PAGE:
A couple of things:
A) Remember, the purpose of an agency like SEPTA is to provide transportation to the areas it serves, which includes tiny Millbourne borough. Other than The El and the Route 21 bus no other SEPTA route serves Millbourne borough
. No bus, no trolley, no Regional Rail - nothing
. The borough is small compared to its neighbors - just under 1200 residents - but not empty. 1200 people get access to one train station and a handful of bus stops.
Remember also that the station is followed only by the terminal, at the end of the line. If it were somewhere further along it might make practical sense to shutter it to speed service along the line but its location negates that, in ways. Generally, a compelling reason is required to shutter
existing infrastructure like a train station, not to keep it operational. Comparatively small numbers of boardings alone is not purpose enough to close train stations. It it were, the Regional Rail map would look much different than it does now.
Originally Posted by Nexis4Jersey
Honestly they should move the zoo somewhere else , more quiet and peaceful like Parts of Fairmount park or Navy Yards...
What on Earth are you talking about?
When was the last time you heard of a zoo
being relocated - and why?
C) Trolleys are neat. Trolleys are cool. I like trolleys. Does anyone here seriously believe that more people would be willing to ride the Route 56
on Erie Avenue
if the trolleys returned?
I'll go this far - the piecemeal return of Philadelphia streetcars is pointless. 'Trolley Jollies' are not a good enough reason to re-instate a trolley on a route 'Trolley Jollies' wouldn't be riding every day. It's Nicetown
. If they were to come back, the smart approach would be the construction of an actual network - a high-capacity network that is more than one route on one street. The Subway-Surface Trolleys operate this way - they branch off of a trunk, can interconnect, use common equipment and are more or less arterial routes. If you're bringing trolleys back to Erie Avenue then perhaps you should install them along Old York Road, and a portion of Germantown Avenue and along Rising Sun. Perhaps they should run to major connecting points like the Venango Loop or Wayne Junction. Make them high-capacity and high-frequency so that people want to use them and view them as a convenient way to move about. Perhaps that's a better way than a single mode replacement based on nostalgia and little else.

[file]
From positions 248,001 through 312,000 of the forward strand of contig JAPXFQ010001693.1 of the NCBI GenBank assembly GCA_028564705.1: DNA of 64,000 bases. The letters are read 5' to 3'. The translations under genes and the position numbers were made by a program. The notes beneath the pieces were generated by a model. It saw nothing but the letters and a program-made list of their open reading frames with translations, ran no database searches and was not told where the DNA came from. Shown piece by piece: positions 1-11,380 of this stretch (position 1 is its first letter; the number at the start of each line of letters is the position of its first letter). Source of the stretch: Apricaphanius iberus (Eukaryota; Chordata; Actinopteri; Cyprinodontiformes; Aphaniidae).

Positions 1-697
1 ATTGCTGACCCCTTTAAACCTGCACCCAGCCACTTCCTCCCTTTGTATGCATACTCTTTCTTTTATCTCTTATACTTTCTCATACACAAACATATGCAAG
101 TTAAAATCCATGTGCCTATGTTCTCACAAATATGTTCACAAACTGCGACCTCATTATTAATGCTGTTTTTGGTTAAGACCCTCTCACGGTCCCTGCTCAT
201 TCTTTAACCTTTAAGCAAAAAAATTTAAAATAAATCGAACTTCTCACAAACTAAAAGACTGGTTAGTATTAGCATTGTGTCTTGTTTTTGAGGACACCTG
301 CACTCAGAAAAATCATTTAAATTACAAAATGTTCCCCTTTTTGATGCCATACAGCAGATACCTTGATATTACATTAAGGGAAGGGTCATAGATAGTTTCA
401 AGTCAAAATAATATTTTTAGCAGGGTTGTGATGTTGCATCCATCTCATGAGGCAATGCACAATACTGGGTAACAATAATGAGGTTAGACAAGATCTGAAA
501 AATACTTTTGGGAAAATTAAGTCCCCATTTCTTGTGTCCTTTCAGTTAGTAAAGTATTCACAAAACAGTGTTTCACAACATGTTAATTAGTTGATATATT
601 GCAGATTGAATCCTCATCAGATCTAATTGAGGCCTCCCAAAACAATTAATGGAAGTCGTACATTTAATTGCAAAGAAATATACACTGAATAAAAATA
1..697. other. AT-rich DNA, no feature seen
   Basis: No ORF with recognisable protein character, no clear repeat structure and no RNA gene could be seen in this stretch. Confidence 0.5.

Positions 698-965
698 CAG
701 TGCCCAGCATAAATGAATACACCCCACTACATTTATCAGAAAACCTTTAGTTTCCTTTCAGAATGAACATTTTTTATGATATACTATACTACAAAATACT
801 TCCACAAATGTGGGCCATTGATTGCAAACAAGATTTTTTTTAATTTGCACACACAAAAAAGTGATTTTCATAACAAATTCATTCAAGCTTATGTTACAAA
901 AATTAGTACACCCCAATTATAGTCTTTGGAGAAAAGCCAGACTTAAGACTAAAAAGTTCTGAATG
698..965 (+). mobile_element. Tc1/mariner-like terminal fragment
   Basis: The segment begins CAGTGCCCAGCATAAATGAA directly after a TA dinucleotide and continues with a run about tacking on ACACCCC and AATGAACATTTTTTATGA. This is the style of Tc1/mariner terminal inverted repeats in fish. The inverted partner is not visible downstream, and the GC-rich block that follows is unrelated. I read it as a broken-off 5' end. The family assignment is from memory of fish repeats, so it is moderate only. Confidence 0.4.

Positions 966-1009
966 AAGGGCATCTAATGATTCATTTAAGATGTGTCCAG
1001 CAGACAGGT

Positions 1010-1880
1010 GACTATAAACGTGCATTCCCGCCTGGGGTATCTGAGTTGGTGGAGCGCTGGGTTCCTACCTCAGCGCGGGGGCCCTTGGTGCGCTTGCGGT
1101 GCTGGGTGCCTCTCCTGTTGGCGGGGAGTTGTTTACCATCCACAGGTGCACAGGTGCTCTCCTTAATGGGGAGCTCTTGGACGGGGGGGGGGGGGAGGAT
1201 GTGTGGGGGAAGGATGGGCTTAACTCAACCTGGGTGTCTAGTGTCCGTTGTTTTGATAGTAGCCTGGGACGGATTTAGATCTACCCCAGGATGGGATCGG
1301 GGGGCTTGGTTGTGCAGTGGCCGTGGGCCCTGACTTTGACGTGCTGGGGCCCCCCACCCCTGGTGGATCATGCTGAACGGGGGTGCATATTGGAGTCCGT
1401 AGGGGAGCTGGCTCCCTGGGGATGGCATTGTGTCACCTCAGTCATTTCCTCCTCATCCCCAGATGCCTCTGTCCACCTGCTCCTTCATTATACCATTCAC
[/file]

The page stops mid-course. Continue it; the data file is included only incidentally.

D) A Northeast Philadelphia rapid transit route...it's been noted (correctly) that the NE is very car-oriented. It was built that way, particularly north of Cottman Avenue. It needn't be so heavily car-dependent but there aren't many viable options right now. The El drops one off at the front door of Northeast Philadelphia. No one much fancies the thought of a half-hour bus ride after a half-hour El ride to get anywhere on a regular basis. The need for a Northeast Philadelphia rapid transit route is less about the Northeast and more about the larger city that the Northeast is a part of. Think about it - other than South Philadelphia, no part of the city is so sparsely served by any type of rail options - meaning high(er) capacity, grade-separated - and so far away from another part of the city that does that can be reasonably accessed. All three Regional Rail routes in the Northeast (don't forget that the R3 makes a quick appearance in Bustleton) are on the edges of civilization - nothing goes into and through the heart of the Northeast where people from other neighborhoods are usually going and where people from the Northeast already begin their journeys to other parts of town. It's about completing a circle, filling a unnecessary gap. That single route makes a real contiguous connection between the Northeast and the rest of Philadelphia. A single subway trip from South Philadelphia can take you to, say, Oxford Circle. You needn't drive, you needn't disembark and wait for a bus. Do obligatory transfers make transit an attractive option to people with options?
E) Lastly, the Powelton/Drexel thing...
Unless Drexel goes all in on developing those air rights or someone comes out of left field and proposes something positively insane, don't bank on anything. It doesn't make sense.
Think of the enormous effort required to get a proposal approved. To contract it out. To purchase materials and equipment. To acquire land. To prep it for construction. In Philadelphia.
Now multiply all of that times fifty.
Right now, there are more than enough ripe parcels in and around Center City that are infinitely easier to develop for anyone willing to jump through the many unnecessary hoops one must jump through in order to build here. Today, right now, there does not yet exist the 'critical mass' required to really justify something on the scale of whatever would have to result from the development of the air rights. I wouldn't go so far as to say that the time would be right 20 years from now but we can only speculate. Just remember that such a massive undertaking, even piecemeal, would be massive. The rail yards cover five times the acreage
of the World Trade Center site. It would be a concentrated city in its complete form. Pie-in-the-sky...I wouldn't say so. Just not in the foreseeable future, not when there are more practical options for large-scale development in the city.